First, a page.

OPM Should Do More to Prevent Improper FEHBP Payments
The Government Accountability Office on Monday reported that OPM has no fulsome way to monitor the eligibility of participants in the Federal Employee Health Benefits Program.
A government watchdog agency on Monday reported that although the Office of Personnel Management has recently implemented a new system to reduce the risk of fraud within the Federal Employees Health Benefits Program, additional steps are needed to monitor participants’ eligibility.
The Government Accountability Office said that from FEHBP’s inception until 2018, OPM has delegated responsibility for determining whether relatives of federal employees were eligible for coverage under the federal government’s health insurance program, which currently covers around 8 million people across 276 different insurance plans. Regulations issued in 2018 allow federal agencies or OPM to request proof of family members’ eligibility for the program, such as a birth certificate.
And in 2021, OPM issued guidance to agencies and insurance carriers requiring them to verify the eligibility of family members of federal workers when they are hired and upon enrollment changes made due to significant life events, like getting married or the birth of a child. But GAO reported that the requirement does not extend to when feds change their enrollment as part of the annual open season period.
“According to OPM’s 2021 guidance and OPM officials, employing offices may—but are not required to—verify family member eligibility during the FEHB open season,” GAO wrote. “Similarly, FEHB health insurance carriers are not required to verify family member eligibility during open season. Officials from OPM told us that verifying eligibility during the approximately four to five week open season is currently not feasible because of the high number of enrollment transactions that occur during the period.”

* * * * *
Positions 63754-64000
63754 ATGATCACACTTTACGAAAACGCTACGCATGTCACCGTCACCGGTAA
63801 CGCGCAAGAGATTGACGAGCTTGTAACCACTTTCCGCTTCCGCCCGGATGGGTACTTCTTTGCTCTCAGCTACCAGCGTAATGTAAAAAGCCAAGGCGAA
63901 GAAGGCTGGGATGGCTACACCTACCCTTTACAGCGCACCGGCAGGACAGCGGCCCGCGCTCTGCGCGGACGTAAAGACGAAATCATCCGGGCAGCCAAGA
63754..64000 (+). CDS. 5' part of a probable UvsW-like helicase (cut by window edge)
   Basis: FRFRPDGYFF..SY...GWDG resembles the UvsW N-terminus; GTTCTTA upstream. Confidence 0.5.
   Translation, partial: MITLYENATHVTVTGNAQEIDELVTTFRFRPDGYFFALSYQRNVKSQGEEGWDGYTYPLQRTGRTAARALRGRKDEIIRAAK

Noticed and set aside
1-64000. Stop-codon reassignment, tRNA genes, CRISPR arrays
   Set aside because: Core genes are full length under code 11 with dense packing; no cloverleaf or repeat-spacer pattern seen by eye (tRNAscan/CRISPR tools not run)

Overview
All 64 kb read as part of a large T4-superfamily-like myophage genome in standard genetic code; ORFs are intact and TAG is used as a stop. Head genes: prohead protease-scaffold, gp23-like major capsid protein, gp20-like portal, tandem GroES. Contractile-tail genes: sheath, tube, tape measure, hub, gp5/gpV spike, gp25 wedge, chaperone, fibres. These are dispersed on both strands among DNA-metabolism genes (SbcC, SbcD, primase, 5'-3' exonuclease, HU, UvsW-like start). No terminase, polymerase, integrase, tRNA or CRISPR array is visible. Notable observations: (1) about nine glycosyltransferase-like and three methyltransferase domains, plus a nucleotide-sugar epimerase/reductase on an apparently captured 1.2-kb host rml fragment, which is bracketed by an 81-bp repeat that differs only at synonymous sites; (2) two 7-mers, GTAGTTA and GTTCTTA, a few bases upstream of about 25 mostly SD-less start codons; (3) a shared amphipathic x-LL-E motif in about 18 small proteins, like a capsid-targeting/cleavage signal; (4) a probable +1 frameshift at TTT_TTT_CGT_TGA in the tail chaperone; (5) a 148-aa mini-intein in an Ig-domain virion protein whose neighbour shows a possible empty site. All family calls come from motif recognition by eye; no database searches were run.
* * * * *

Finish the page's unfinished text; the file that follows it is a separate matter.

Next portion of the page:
Additionally, OPM does not have a system in place to monitor how or whether agencies are complying with the 2021 guidance. GAO said that it polled five agencies about the guidance, and one agency said they are not yet in compliance with the directive, although they are working with OPM to implement the policy change “in the future.”
“Without monitoring the population of FEHB employing offices and carriers responsible for verifying family members’ FEHB eligibility during a new hire or [qualifying life event], OPM cannot be certain of how many employing offices and carriers are not meeting OPM’s eligibility verification requirements because of information technology or staffing limitations, high transaction volume, or other reasons,” the report states. “Unless OPM establishes a mechanism to monitor employing offices and carriers to ensure they are implementing requirements to verify family members’ eligibility, the FEHB program may continue to be vulnerable to improper payments resulting from ineligible family member participation in FEHB.”
As a result, OPM does not have a “precise estimate” of the number of people insured via FEHBP who are actually ineligible for the program, and cost savings from performing an audit of dependents’ eligibility across the program could run between $360 million and $1 billion in future spending. However, the agency said it does not have adequate funding to perform the audit, either on a one-time basis or spread out over several years.
“During our review, OPM officials told us they believed performing a one-time audit of all FEHB members was not feasible given the size and scope of the FEHB program population,” GAO wrote. “We recognize the challenge of performing a one-time audit of all FEHB members given the size and scope of the FEHB program population. However, we also note that [dependent eligibility verification audits] may be structured with different scopes and methodologies.”
Instead, OPM is in the process of developing and pursuing funding for a government-wide program that would centralize FEHBP enrollment across government, although current plans do not include establishing a system to monitor enrollees’ family members’ eligibility.
GAO recommended that OPM establish a monitoring mechanism to ensure agencies are verifying participants’ eligibility in the program, to remove ineligible enrollees, and assess the likelihood and potential impact of the fraud risk related to ineligible people being covered through FEHBP. OPM mostly concurred with the recommendations, albeit with some caveats.
“OPM agreed that further monitoring through comprehensive audit may be appropriate,” GAO wrote. “The steps described in OPM’s comments are positive actions to help ensure compliance. However, as OPM acknowledged, it may need to take additional action to implement a monitoring mechanism to ensure employing offices and FEHB carriers are verifying family member eligibility going forward.”
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